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Granville family buys Hillestad antiques

It was an antique pick of mega proportions. One customer purchased the entire contents of Jim’s Antiques store.

4/25/17 (Tue)

Customer takes it all . . . An old sign along Second Avenue in Kenmare will no longer be displayed as Jim Hillestad has sold the contents of his antique store to the Wittmayer family from Granville. Jim and Sylvia Hillestad have been in business in Kenmare since 1962.

By Marvin Baker

It was an antique pick of mega proportions. One customer purchased the entire contents of Jim’s Antiques store.

After 55 years in business in Kenmare, Jim and Sylvia Hillestad have sold the majority of their antiques to Scott and Angie Wittmayer of Granville.

Hillestad will continue to dabble in antiques, but will no longer attend shows or auctions. He said they still have a lot of antiques, but wanted to clear out the building that served as their antique store.

On Thursday, the Wittmayers were loading a building full of antiques into several trailers they had parked at the Hillestad property, two blocks east of State Bank & Trust of Kenmare.

According to Angie Wittmayer, her family is just getting into the antique business and Hillestad’s sale to them is a great way to start down a new path.

“He had everything under the sun,” she said. “He had a good eye.”

The Wittmayers are already involved in a scrap iron business that involves everything from old cars to abandoned farm machinery.

The family business goes by the name of Wittmayer Scrap Iron LLC.

Wittmayer said she wants to get into antiques because she likes to go to shows so why not sell items while she is there.

Her intent is start attending some of the area shows this summer and fall.

With about two days remaining of loads going to the farm just outside of Granville, Wittmayer didn’t have a lot of time to analyze what she and Scott were clearing out.

However, she did say that there were a lot of items in the building that will have sentimental value to many people.

“It brings back so many memories when you see things from your childhood,” Wittmayer said. “There’s a lot of history in there from the school, the churches and old milk bottles with the paper caps.”

In addition, she said they discovered several items from the Kenmare creamery and Hillestad had a knack for collecting a lot of items from Canada. At one time, he made frequent trips to Canada to collect antiques.

As far as items that may carry some serious value; Wittmayer said it’s too early to tell, but after everything is positioned at the farm, she will have time to go through it all and do some cross referencing to check absolute values.

“We’re not really looking at this stuff right now,” she said. “We have to keep going. We have to load all this, take it to Granville, unload it all and come back for another two days of loads.”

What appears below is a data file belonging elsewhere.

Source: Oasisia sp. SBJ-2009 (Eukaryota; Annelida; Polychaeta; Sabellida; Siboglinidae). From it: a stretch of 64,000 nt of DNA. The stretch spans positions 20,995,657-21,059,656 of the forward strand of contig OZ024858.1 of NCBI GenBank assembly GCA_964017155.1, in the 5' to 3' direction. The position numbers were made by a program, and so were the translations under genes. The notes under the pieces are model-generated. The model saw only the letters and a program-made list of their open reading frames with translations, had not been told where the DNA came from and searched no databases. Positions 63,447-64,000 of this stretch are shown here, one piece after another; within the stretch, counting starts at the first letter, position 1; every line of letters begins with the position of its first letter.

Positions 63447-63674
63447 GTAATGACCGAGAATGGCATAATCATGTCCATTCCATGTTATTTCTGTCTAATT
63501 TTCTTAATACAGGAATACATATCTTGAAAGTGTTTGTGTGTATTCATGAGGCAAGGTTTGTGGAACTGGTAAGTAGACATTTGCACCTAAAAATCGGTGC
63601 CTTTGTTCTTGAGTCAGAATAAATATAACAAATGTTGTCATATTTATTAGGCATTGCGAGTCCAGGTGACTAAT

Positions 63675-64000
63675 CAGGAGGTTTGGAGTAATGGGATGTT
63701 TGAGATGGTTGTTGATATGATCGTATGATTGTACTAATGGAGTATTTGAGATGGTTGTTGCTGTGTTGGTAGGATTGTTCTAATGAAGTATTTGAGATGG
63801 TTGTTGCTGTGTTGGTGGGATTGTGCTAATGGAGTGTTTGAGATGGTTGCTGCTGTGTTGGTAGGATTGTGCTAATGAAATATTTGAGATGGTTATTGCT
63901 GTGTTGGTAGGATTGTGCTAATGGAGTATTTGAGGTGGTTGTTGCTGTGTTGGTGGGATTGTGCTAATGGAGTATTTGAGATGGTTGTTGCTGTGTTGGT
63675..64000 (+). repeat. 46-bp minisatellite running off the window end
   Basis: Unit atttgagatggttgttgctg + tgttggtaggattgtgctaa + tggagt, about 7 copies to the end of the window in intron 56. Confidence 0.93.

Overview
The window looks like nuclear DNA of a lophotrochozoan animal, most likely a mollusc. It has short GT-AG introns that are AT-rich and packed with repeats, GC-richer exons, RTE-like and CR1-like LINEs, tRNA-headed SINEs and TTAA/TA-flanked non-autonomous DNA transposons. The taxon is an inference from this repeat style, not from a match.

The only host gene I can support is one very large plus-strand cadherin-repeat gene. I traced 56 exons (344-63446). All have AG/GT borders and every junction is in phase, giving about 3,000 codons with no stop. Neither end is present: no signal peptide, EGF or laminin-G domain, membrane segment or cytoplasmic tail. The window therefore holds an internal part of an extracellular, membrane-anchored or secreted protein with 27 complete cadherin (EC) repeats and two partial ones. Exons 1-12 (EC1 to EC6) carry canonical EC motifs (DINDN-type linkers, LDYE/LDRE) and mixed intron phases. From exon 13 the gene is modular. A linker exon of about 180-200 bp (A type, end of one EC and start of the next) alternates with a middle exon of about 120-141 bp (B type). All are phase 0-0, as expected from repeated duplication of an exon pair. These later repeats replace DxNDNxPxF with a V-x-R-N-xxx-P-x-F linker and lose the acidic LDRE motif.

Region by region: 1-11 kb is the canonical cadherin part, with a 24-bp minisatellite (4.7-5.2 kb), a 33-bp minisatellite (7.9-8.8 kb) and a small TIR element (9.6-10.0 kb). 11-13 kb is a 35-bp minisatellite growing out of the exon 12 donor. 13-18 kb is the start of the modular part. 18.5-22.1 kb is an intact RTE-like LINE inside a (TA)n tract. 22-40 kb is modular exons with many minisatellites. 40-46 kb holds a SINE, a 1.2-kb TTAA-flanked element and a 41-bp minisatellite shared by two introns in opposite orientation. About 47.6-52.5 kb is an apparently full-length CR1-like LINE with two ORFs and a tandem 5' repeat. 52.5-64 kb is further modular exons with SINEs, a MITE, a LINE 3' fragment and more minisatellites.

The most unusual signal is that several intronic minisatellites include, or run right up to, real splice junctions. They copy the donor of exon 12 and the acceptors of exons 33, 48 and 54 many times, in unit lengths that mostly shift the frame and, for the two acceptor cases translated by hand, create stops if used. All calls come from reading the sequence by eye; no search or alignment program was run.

If anyone is interested in some of the antiques coming out of the Jim’s Antiques building, she would be happy to talk about it. She can be reached at 701-833-4727, while husband Scott is at 701-833-2094.

Up until this time, Wittmayer would check out antiques on area farms where they were picking up scrap metal and sometimes purchase them from the farmer.

Now, she has an inventory to work with and get ready for sale.

“Jim has done a lot of my work for me,” Wittmayer said. “He was a very hard working man.”

Hillestad, who turns 97 on Friday, has been working with used and antique items since he opened Jim’s Secondhand Store in Kenmare in 1962. He and Sylvia once held weekend sales downtown.

The Hillestads also regularly attended auctions, flea markets and antique shows to buy and sell items. For a time, they also specialized in oak furniture.

Jim Hillestad, who had been active in antiques until three or four years ago, had been wanting to sell the business for the past two years.

Wittmayer said she learned of Hillestad’s “treasures” last summer when they hauled away some vans that the Hillestads owned.

“We’ll be done sometime next week,” Wittmayer said. “Then, we can sort it all out at the farm.”

According to Hillestad, they started talking, Wittmayer made him an offer and they agreed on a deal.

“She took me by surprise,” Hillestad said. “When they showed up, she showed me a wad of cash.”

Hillestad said it was the best way to part with the antiques and clean out the building.

“If I would have had an auction, I would have had to hire everyone to work it,” he said. “There’s no way I could have done that. So, to clean it out, this was the best way to do it. Everything goes.”

Sometime this summer Hillestad intends to have an auction to sell off some of his wood work and woodworking tools... Read EVERY WORD on EVERY PAGE of The Kenmare News by subscribing--online or in print!